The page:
6. The Satanic Verses brought peace to Mecca for a day. When Meccan leaders rejected the idea of a unique supreme being as revealed by Muhammad and continued to worship their local divinities Lat, Uzza and Manat, Muhammad longed for a divine message that would reconcile him with his own people. Then God revealed to him Sura 53 that acknowledged the three Meccan divinities as His daughters. They were, the revelation said, giant birds that flew over the earth and intervened on behalf of those who worshipped them. The Meccans were happy with a revelation that acknowledged the faith of their ancestors, but not so the angel Gabriel, who visited the prophet and scolded him for listening to Satan’s false revelations.  Muhammad was overcome with fear and the next day rejected the local Meccan divinities as imaginary beings. His message of “There is no god but God” soon drove him out of Mecca, and into exile to Medina.How the Universe Works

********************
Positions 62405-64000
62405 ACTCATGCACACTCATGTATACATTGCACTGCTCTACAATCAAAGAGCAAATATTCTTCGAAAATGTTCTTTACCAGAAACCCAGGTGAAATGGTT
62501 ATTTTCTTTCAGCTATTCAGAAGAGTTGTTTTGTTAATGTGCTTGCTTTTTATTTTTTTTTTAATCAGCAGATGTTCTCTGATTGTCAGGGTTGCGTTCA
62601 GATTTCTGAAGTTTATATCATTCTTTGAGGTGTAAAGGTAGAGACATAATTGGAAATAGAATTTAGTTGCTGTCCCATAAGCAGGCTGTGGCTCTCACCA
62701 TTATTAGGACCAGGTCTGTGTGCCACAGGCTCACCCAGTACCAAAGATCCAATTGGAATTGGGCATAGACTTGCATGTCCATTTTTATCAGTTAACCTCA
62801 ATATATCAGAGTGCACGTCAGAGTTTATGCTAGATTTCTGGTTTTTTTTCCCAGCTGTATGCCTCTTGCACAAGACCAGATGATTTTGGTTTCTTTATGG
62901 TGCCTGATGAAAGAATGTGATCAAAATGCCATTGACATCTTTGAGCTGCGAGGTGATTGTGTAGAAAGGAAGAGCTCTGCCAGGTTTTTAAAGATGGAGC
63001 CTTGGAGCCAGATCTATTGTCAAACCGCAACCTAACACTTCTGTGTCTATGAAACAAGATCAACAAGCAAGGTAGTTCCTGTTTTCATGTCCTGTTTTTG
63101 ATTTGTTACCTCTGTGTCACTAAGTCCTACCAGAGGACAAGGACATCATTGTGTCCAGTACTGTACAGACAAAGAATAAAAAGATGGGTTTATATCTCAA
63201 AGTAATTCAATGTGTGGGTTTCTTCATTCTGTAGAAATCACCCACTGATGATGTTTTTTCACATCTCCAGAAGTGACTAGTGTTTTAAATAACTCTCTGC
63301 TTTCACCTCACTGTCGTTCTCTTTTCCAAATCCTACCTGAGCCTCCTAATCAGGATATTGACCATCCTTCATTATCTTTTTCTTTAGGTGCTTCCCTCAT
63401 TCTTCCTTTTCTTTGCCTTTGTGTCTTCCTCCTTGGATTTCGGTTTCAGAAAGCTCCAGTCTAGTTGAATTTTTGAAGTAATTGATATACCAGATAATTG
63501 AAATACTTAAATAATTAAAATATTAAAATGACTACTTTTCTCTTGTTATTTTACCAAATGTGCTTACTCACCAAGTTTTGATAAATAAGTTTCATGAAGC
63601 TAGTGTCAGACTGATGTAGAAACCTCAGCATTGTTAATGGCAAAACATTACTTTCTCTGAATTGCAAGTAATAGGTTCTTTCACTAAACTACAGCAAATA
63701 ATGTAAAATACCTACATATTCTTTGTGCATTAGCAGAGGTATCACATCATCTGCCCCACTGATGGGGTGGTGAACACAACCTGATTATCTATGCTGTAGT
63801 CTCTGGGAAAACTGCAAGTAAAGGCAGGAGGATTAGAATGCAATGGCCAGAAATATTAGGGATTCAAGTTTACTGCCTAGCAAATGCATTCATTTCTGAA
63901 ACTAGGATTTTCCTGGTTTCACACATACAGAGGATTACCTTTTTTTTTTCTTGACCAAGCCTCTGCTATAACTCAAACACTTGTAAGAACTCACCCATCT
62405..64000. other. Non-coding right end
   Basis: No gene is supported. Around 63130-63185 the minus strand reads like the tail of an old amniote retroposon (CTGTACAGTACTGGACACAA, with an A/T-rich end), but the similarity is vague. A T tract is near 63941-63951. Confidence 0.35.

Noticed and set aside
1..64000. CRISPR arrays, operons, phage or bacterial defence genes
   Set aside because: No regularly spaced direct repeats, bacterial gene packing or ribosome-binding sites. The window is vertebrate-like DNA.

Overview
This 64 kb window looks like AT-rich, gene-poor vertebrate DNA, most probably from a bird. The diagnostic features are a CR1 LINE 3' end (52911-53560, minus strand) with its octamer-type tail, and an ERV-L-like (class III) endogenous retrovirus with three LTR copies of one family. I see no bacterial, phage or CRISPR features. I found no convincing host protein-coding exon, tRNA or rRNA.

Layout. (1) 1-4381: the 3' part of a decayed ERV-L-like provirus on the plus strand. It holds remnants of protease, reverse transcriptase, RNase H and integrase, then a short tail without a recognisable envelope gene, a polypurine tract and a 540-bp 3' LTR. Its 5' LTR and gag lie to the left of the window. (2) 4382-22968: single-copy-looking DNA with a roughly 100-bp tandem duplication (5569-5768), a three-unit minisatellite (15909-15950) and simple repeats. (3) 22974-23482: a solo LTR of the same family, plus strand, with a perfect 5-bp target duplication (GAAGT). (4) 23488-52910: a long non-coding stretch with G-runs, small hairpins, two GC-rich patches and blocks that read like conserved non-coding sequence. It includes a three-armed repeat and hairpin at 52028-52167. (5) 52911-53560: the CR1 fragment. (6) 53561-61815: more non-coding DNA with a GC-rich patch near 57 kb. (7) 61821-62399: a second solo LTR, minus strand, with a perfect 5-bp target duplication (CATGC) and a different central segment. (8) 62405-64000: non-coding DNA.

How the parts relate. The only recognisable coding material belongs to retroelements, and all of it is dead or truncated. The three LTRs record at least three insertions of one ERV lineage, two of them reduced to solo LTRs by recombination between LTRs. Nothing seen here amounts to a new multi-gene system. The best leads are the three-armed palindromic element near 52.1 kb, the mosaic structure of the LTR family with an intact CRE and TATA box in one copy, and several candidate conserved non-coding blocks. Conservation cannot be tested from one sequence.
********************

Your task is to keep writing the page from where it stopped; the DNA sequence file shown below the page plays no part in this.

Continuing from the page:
7. There is a supermassive black hole at the center of the Milky Way galaxy. It is 4 million times the mass of our sun, 26,000 light-years away from our solar system, in the constellation Sagittarius A*. There are dozens of smaller black holes in the neighboring Andromeda galaxy. In fact black holes are everywhere, as they are left behind by massive stars that collapse when they run out of fuel.